This live storytelling and traditional music event by visual artist Amanda Jane Graham in collaboration with musician Martin Donohoe premiered in the Townhall Cavan in March 2016. The work centred on Amanda Jane’s own personal and deeply moving story of her grandmother Mary Timmins, a story passed down through three generations which the artist has drawn on as part of her art practice.

The story is set against the backdrop of Marcus Daly’s Anaconda Copper Mine. Daly, a native of Crosserlough, Co.Cavan, and the youngest of eleven children, emigrated to America at the age of fifteen and made his fortune in the mines, which then became known as ‘The Richest Hill on Earth’.

The women of the Irish Community in Butte, Montana made a mattress for a doll’s pram and secretly stitched thousands of dollars inside it, which is given to three-year old Mary Timmins to unwittingly smuggle to Ireland. The money raised by the Irish emigrants in the Butte Montana Mine was to be used to help prepare for the 1916 Rising.

Nuffield Contemporary Scholars Conference

In March 2016, ‘This is Cavan!’ supported the Nuffield Contemporary Scholars Conference which saw those working in agriculture travelling to Cavan from across the globe.

Emily Rigby, an Australian, whose ancestors left here in the 19th Century made contact with the organisers prior to the conference and arranged to meet some of her relatives during her attendance at the conference.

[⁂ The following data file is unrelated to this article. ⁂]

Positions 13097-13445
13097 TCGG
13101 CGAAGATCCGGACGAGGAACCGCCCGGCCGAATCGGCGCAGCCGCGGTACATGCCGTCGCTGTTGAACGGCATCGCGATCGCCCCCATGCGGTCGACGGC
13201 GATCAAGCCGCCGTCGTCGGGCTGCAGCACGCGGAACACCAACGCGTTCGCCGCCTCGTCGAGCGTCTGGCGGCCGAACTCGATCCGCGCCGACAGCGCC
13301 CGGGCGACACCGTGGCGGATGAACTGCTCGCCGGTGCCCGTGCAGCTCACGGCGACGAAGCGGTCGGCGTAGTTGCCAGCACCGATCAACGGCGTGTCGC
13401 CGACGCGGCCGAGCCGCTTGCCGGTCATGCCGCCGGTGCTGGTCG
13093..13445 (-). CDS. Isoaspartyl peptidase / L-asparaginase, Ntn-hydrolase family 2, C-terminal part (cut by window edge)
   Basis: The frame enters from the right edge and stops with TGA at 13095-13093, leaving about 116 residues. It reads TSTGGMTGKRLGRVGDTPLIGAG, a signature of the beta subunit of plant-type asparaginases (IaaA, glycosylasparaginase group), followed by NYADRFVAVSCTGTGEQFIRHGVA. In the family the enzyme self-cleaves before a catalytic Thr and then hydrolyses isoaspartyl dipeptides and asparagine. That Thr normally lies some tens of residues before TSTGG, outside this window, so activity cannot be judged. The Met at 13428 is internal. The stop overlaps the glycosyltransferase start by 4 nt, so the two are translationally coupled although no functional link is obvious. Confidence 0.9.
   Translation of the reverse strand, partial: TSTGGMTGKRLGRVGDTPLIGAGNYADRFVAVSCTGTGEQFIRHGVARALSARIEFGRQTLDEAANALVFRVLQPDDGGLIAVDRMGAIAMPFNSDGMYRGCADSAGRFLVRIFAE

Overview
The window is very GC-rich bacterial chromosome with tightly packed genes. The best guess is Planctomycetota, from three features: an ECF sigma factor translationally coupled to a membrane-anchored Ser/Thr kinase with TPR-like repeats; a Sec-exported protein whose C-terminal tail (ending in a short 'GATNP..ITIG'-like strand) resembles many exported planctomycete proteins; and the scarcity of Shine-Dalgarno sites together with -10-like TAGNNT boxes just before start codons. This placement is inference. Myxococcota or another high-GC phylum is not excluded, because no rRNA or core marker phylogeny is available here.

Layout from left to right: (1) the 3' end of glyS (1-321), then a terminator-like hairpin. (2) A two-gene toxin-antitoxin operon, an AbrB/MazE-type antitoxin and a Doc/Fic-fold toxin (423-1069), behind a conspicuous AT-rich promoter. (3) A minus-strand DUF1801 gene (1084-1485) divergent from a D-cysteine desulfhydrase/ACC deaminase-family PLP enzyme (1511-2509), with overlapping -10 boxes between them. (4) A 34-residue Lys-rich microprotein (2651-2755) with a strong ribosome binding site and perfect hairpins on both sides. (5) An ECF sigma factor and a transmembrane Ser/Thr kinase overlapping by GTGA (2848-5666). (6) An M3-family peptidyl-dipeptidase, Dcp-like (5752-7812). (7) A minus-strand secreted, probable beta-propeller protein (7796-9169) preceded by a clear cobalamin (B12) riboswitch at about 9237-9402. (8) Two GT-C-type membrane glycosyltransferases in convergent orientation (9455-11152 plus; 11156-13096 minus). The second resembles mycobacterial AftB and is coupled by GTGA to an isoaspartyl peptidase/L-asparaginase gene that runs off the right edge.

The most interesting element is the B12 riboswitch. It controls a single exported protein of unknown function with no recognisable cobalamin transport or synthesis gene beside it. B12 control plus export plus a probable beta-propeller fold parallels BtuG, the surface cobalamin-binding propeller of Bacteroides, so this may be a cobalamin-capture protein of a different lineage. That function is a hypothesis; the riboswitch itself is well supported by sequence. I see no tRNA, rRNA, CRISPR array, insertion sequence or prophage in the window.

Emily was also interviewed by the local newspaper, Anglo Celt, about her visit to Cavan and the story of her family’s links to Cavan.

1947 All-Ireland Senior Football Championship Final

The 1947 All-Ireland Senior Football Championship Final between Cavan and Kerry was the sixtieth All-Ireland Final.

For the first and only time, the final was played outside Ireland, at the Polo Grounds in New York City, to cater for the large Irish-American community there. The New York final was also intended to observe the centenary of the Great Famine that triggered mass Irish emigration to the U.S. and other countries.

Around 30,000 people were in the Grounds for the final. Cavan travelled by air and Kerry by sea; the Ulster team credited their victory partially to their shorter time spent travelling. The Cavan team flew via the Azores, taking 30 hours. Kerry’s trip by Ocean Liner took far longer.

After a slow start, Cavan fought back to lead 2-5 to 2-4 at the break and went on to win by four points. Peter Donohue scored eight points from frees and was called “the Babe Ruth of Gaelic football” in the New York press.

Michael O’Hehir broadcast radio commentary back across the Atlantic Ocean. The Cavan team returned to Ireland aboard the RMS Queen Mary. Cavan captain Mick Higgins recalled, “It was only after we arrived in Southampton that we realised the joy of it all.

Large numbers of Cavan people turned up to see us in London and Birmingham. We were treated like kings in Cavan.” is a website focusing on covering all Cavan sports through the media of video and audio. The service produces weekly podcasts featuring lively discussion and analysis on as many sports as possible. The team also produces video content and streams live audio of sporting events including matches, draws and panel discussion shows.